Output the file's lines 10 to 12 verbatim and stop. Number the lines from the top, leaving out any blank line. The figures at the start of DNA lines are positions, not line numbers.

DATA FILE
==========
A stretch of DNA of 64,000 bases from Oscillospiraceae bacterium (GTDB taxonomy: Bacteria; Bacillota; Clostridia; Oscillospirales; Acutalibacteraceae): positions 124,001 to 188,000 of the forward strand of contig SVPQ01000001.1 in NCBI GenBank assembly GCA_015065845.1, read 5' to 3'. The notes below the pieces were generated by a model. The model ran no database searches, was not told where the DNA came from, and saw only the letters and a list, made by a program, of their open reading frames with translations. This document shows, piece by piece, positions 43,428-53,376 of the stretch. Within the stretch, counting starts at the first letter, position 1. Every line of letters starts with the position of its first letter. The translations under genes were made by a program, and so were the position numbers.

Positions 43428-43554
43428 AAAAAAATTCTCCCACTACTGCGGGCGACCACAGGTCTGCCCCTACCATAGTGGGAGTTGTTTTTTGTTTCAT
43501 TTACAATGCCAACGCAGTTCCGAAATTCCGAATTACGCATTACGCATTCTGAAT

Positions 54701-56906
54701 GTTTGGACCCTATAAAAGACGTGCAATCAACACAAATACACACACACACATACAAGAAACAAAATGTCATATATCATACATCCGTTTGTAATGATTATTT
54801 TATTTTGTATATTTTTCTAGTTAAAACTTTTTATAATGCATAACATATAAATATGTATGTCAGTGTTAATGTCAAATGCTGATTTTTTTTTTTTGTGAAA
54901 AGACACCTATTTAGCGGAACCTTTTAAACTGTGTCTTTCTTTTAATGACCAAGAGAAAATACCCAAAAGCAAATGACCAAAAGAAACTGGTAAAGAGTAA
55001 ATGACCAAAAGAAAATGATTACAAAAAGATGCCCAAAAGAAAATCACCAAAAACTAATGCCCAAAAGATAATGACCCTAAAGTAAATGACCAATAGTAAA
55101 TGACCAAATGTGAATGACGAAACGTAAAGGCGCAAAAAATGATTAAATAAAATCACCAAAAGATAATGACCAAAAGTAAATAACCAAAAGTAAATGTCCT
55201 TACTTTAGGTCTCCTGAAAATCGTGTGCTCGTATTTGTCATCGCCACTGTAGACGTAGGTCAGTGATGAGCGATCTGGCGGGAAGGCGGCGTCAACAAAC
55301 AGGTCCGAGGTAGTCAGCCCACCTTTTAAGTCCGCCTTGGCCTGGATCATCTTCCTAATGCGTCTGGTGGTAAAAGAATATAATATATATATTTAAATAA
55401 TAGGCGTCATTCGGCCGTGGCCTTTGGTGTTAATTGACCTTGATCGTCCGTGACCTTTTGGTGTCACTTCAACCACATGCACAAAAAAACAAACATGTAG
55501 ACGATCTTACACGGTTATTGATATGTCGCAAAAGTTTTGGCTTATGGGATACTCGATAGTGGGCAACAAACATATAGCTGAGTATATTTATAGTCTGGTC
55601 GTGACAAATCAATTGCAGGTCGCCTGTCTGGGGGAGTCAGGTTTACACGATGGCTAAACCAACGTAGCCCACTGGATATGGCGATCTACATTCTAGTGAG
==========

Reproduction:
55101 TGACCAAATGTGAATGACGAAACGTAAAGGCGCAAAAAATGATTAAATAAAATCACCAAAAGATAATGACCAAAAGTAAATAACCAAAAGTAAATGTCCT
55201 TACTTTAGGTCTCCTGAAAATCGTGTGCTCGTATTTGTCATCGCCACTGTAGACGTAGGTCAGTGATGAGCGATCTGGCGGGAAGGCGGCGTCAACAAAC
55301 AGGTCCGAGGTAGTCAGCCCACCTTTTAAGTCCGCCTTGGCCTGGATCATCTTCCTAATGCGTCTGGTGGTAAAAGAATATAATATATATATTTAAATAA